Sunday, April 06, 2008

Keeping Secrets

Of all the major philosophers studied today in colleges, Immanuel Kant has to be the toughest on lying. I mean, there isn't any tougher position than forbidding someone to lie to a murderer about the whereabouts of the intended victim. His arguments apply equally well to any sort of deceptive action. Anytime I am trying to get you to form a false belief, I am lying. What some readers do not notice is that Kant does not require you to speak. The requirement is not that you tell the truth, but that you not lie.

Mark Twain is claimed to have said that he does not lie because his memory isn't good enough. It makes sense. If you tell the truth then you only have to remember one set of facts. Liars have to keep multiple versions of the truth in their heads and remember what they told to whom. Maybe that is why some of the most deceitful people seem to believe their lies -- there is only enough memory space for one version.

I am re-learning what I learned during the time when Carl didn't want me to tell people he was gay, when I was in the parents' closet: it is difficult to make conversation when you cannot speak about what is on your mind. Silence is easier.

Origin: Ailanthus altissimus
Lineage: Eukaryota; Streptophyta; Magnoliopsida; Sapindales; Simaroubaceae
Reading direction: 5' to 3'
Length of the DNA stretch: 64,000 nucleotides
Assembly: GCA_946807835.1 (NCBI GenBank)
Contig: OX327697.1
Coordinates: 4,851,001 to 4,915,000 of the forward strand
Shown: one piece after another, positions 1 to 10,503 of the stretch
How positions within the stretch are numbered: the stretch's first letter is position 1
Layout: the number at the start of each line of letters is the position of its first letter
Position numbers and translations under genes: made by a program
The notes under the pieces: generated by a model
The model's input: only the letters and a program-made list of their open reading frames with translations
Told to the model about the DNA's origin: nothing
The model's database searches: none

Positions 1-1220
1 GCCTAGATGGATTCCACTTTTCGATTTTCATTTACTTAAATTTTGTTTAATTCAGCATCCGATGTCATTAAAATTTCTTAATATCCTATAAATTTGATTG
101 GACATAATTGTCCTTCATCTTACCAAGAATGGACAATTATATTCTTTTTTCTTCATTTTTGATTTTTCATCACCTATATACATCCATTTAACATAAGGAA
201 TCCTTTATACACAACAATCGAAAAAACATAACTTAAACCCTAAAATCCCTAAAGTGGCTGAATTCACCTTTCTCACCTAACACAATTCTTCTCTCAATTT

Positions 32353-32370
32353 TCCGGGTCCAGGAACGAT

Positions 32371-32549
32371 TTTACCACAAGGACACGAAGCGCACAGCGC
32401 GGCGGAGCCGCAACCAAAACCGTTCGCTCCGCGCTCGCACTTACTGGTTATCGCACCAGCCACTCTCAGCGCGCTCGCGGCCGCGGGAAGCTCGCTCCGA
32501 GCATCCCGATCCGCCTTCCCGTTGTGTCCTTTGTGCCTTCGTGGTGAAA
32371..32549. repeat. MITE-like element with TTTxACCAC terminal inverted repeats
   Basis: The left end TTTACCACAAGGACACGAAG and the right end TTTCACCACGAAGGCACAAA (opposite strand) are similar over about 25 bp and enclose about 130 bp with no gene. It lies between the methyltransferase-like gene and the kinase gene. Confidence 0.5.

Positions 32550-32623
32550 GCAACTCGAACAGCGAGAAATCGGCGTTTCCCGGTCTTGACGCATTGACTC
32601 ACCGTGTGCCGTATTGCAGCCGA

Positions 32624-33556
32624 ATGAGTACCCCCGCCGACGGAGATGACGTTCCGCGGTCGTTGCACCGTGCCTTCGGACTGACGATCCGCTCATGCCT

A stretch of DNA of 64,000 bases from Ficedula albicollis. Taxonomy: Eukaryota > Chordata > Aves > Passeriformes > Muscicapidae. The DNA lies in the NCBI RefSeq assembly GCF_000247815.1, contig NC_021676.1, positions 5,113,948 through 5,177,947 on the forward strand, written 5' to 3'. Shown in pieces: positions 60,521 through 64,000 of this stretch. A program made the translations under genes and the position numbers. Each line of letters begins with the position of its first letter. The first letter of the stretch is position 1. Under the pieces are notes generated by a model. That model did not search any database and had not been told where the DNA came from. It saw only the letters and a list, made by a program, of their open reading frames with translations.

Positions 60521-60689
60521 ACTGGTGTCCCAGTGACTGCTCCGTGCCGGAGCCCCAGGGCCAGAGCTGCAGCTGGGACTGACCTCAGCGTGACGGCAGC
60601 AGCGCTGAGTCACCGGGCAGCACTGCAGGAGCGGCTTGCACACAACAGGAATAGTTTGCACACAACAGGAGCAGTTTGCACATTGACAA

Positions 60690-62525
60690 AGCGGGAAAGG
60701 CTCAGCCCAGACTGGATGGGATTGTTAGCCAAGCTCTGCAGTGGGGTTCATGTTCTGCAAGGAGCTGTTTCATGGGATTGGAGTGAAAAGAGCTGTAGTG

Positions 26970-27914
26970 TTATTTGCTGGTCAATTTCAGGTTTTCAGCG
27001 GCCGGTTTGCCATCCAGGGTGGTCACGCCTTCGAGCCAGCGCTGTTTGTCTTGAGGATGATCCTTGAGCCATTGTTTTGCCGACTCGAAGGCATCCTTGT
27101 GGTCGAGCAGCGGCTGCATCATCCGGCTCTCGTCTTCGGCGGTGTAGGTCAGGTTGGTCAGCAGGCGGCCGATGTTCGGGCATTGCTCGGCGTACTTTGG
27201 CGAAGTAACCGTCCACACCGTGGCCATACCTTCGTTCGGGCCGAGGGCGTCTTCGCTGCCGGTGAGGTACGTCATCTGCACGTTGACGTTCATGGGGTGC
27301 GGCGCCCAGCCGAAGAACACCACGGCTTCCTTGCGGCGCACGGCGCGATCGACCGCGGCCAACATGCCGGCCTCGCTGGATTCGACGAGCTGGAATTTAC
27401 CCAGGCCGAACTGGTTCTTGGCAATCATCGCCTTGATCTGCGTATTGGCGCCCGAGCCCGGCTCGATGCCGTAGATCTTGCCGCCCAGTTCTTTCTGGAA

When I went through that time, which I have written about before, I found that retreated into silence. It is difficult having something on your mind and not being able to talk about it. The more that thing occupies your thoughts, the more difficult it is.

It is not just NOT saying the thing that can't be said, it is trying to figure out what to say in its place. One feels inauthentic. An actor. Pretending.

How could anyone think that "Don't Ask; Don't Tell" could ever work?


  1. This sums up why I have been so quiet lately. Interesting.

  2. It sounds very much like Kant was about the letter of the law, instead of the spirit. You can lie easily by being quiet.
    It is amazing what we end up doing for our families, isn't it?

  3. Ummm....hoping I won't be banned, but I beg to differ.

    In fact, I believe "don't ask, don't tell" is in fact, a very prudent philosphy. Not just in relation to sexual orientation, but as to most of the details in life.

    We, as Americans, as "modern, industrialized citizen", have gotten nosy to the point of intrusion.

    How many times have I walked through a public arena (football game at the high school, volunteering in the school, shopping in the mall, hair appts) and been "quizzed", no, make that "Interrogated" on the status and origin of my family? Perfect strangers feel the need, and the right, to inquire into my every detail- why is Child A's head lopsided? What did you do to him? Why isn't Child B talking clearly? What's wrong with her?
    Why is that one wearing that?

    Where's their real mom/dad? What happened to them? Were they abused (IN THE PRESENCE OF MY KIDS WE WERE ASKED THIS REPEATEDLY!!!)

    For some reason, every detail of human lives has become public knowledge.